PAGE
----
In previous posts in this series, we’ve provided an overview of the scope and expected impact of the General Data Protection Regulation (GDPR) – the European Union’s new framework for protection of personal data. We looked at the GDPR’s mandates for how the personal data of EU-affiliated individuals is gathered, processed and stored, and what that requires of any organization whose documents may contain such personal data. And we’ve shown how advanced document capture and workflow solutions can help these organizations meet some of the new demands that the GDPR imposes.
Here, we’ll focus on a different set of risks for non-compliance with the GDPR’s data-protection rules, and examine how core capabilities of print management solutions can significantly improve an organization’s prospects of compliance.
Networked printers and MFPs (multi-function peripherals) play a major role in most organizations’ handling of information, both electronic and paper-based. They are widely used in the processing of business documents, which store so much customer (and prospect) data and other vital information.
Yet they also pose serious problems for the security of personal data, and a potential liability when it comes to GDPR compliance.
Off-ramps to trouble
Networked printers and MFPs contain drives that store images of the documents that pass through them. MFPs have the multi-function capability to copy, print, fax and scan documents. When connected to the Internet, all of these devices offer anonymous “off-ramps” to the outside world, and can be exploited in multiple ways. Without proper monitoring, they also increase the number of instances when users (including but not limited to employees) can mishandle personal data, and thus create a breach of GDPR. (You can learn more by downloading our white paper, “Security Made Easy.”)
A surprisingly high percentage of companies have experienced a data breach through printing, which helps explain why the nagging questions of print security persist:
- What happens to the documents we leave unattended at the printer or MFP?
- How many copies of a given document exist? Who has printed or copied it?
- Where did it go next?
All of these concerns can be managed by securing the printing device, with advanced print management solutions.
Keeping right with regulation
Today’s print management solutions provide a full complement of features that enable organizations to balance security and control with ease-of-use and convenience. Among the capabilities most helpful in meeting the data-protection requirements of GDPR are:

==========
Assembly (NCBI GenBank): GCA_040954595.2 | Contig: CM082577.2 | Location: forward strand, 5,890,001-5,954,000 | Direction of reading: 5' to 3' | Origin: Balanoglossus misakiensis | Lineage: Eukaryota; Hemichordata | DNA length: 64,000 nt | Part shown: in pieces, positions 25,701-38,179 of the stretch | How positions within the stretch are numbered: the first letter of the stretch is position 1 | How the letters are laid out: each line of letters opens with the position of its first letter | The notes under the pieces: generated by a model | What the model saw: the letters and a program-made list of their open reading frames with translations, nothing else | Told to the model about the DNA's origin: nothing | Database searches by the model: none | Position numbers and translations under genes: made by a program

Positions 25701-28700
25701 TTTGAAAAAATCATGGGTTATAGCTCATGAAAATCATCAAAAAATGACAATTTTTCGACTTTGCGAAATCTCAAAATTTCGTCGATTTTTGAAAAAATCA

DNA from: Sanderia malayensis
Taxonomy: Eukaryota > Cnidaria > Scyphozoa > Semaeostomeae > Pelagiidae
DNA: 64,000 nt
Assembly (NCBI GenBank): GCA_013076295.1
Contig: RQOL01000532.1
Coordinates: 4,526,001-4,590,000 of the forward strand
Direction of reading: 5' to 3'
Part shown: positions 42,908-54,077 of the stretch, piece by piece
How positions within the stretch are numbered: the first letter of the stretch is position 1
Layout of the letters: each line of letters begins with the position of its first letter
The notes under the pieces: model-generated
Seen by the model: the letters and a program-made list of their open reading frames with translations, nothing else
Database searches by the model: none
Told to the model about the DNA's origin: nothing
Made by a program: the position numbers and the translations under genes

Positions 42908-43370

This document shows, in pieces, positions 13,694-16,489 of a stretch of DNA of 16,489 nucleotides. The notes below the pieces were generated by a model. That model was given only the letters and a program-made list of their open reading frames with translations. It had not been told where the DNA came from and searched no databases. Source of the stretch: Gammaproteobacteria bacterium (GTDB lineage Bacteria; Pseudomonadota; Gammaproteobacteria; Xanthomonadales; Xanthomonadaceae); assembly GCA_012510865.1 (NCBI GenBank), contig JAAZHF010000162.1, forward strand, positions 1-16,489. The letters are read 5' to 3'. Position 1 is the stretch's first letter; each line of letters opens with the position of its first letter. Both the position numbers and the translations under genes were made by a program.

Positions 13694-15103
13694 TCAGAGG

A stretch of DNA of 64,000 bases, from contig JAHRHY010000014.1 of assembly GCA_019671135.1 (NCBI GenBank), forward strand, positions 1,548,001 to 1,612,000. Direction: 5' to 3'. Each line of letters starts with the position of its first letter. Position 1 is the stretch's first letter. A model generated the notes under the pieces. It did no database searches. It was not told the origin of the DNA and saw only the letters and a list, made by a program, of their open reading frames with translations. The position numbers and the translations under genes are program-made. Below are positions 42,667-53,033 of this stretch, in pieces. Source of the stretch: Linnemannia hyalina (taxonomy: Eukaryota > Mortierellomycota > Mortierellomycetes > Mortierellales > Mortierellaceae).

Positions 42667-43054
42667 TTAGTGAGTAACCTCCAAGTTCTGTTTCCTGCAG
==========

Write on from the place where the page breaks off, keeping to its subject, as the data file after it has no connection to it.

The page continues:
- Data encryption – builds in security at every step of a document’s handling, from submission through output.
- Follow-You Printing – a version of rules-based printing that holds documents in a secure print server until the user authenticates himself/herself at the network printer of their choice, which can be across departments or geographies. By authenticating before printing and accounting for all output activity, organizations can better protect personal data.
- User authentication – support for common authentication techniques, such as card readers and network credentials, across all printers and MFPs in an organization’s fleet.
- Network security – integration with Active Directory makes adherence to corporate network-security standards and processes straightforward.
- Regulatory compliance – an audit trail that monitors all input to and output from printing devices helps ensure that the organization remains compliant with applicable regulations, including GDPR.
When an organization applies these powerful capabilities to its MFPs and printers, it adds a layer of security and control to the paper-based and electronic processes by which it handles confidential data today – including the personal data protected by GDPR. As a result, the printer or MFP can be transformed from a locus of uncertainty and risk to a source of security and confidence, for the benefit of individuals and businesses alike.
In our next installment in this series, we’ll examine tools and techniques within documents themselves that can help minimize the risks of non-compliance with GDPR.